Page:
Here’s our guide to nylon carpet with the pros and cons of cost and different types of interior design.
When it comes to carpet, nylon is all the rage, the most popular and ubiquitous choice. Although the price is slightly higher than other synthetic carpet materials, it is a worthwhile investment in the long run.
Nylon carpets are some of the most durable, stain resistant and easy to clean carpets on the market today.
Nylon Carpet Professionals
Nylon carpets have many important advantages.
Strength and durability
To compare the durability of fibres, a measure called durability is used. Abrasion resistance measures the ability of a fiber to maintain its integrity when in contact with another surface (for example, feet, sliding furniture or children’s toys). Nylon fibres perform better in abrasion tests than polyester or olefin fibres.
Another measure of durability is retention, i.e. the ability of the fibres to keep their shape under pressure.
Nylon has the best retention of all synthetic carpet fibers, which is one of the reasons it lasts so long. Polyester and olefin are known to pinch and chafe in foot traffic, causing visible wear and tear and requiring replacement. Due to its high retention properties, nylon is resistant to damage from crushing and abrasion.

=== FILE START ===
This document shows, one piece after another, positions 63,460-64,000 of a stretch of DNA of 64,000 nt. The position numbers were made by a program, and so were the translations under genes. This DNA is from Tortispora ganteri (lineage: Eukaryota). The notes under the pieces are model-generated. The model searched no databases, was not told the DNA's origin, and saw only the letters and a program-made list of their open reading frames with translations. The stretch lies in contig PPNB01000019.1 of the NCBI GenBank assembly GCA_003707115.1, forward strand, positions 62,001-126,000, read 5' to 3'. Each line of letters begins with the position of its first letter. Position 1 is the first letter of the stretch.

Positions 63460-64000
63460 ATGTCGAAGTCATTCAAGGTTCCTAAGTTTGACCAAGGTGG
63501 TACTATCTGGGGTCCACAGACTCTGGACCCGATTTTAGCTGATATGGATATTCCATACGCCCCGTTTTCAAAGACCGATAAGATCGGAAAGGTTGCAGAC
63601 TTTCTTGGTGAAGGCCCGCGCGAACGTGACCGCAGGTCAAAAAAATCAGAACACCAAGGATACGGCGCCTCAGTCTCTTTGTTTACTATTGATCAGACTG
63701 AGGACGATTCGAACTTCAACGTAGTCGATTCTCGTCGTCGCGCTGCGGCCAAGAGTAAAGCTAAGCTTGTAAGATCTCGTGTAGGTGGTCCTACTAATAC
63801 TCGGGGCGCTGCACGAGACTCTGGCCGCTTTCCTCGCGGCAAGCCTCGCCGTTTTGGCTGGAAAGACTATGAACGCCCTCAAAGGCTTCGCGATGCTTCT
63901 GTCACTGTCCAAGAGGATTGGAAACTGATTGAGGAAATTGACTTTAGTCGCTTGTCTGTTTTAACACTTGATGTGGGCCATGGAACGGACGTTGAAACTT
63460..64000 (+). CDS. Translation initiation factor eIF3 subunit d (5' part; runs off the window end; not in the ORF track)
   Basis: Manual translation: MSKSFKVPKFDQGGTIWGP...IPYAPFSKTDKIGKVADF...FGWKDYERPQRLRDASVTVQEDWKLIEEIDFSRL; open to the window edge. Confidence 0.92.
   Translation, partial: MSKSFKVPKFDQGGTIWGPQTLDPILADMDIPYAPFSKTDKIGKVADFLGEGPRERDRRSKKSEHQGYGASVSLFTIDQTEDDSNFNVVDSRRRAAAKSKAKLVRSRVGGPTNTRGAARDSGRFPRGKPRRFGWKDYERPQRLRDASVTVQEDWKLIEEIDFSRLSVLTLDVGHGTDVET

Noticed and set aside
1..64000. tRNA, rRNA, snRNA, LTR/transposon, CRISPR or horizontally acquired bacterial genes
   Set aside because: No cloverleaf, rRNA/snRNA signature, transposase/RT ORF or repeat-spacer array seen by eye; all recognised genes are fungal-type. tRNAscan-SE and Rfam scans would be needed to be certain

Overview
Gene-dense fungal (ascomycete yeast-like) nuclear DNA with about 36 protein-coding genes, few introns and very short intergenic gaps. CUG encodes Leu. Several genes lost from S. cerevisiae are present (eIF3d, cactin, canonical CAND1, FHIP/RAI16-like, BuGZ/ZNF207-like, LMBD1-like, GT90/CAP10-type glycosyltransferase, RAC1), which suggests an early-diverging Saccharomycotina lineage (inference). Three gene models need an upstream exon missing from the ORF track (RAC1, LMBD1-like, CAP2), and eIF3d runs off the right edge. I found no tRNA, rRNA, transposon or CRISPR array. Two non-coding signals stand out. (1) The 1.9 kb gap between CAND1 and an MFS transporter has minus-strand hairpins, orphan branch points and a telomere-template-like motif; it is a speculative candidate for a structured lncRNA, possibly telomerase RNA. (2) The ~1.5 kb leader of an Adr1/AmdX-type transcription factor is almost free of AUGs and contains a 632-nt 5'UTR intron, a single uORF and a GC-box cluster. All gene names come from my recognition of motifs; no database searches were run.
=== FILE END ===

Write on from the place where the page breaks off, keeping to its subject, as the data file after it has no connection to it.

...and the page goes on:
If durability is your top priority, look for a nylon rug with a twisted loop. These incredibly durable carpets are vacuum free, stain and water resistant, and will continue to look great for at least fifteen years if vacuumed regularly and steam cleaned annually.
Untreated nylon is an absorbent material, making it sensitive to the dyes used in the manufacturing process. Therefore nylon carpets are available in a wide variety of colours and patterns.
However, once the carpet is on the floor, this absorbency becomes a disadvantage and the carpet becomes susceptible to stains and spills.
To combat this, manufacturers treat their nylon carpets with stain-resistant chemicals that repel liquids, dirt and dust. Learn more about carpet stains that don’t show dirt.
Carpets made from stain-resistant treated nylon stay cleaner longer than their polyester or olefin counterparts. This means you can enjoy your carpet without worrying about normal wear and tear. Nylon surpasses even the most expensive, high-quality wool carpets in terms of stain resistance.
Nylon fibres contain hydrogen molecules, which are responsible for the exceptional resilience of nylon carpet, also known as elasticity.
Hydrogen molecules lose their elasticity over time, but can be refreshed and revitalized by exposure to steam. So when you steam clean your nylon carpet, you not only remove dirt and dust, but you also restore the carpet to its original condition.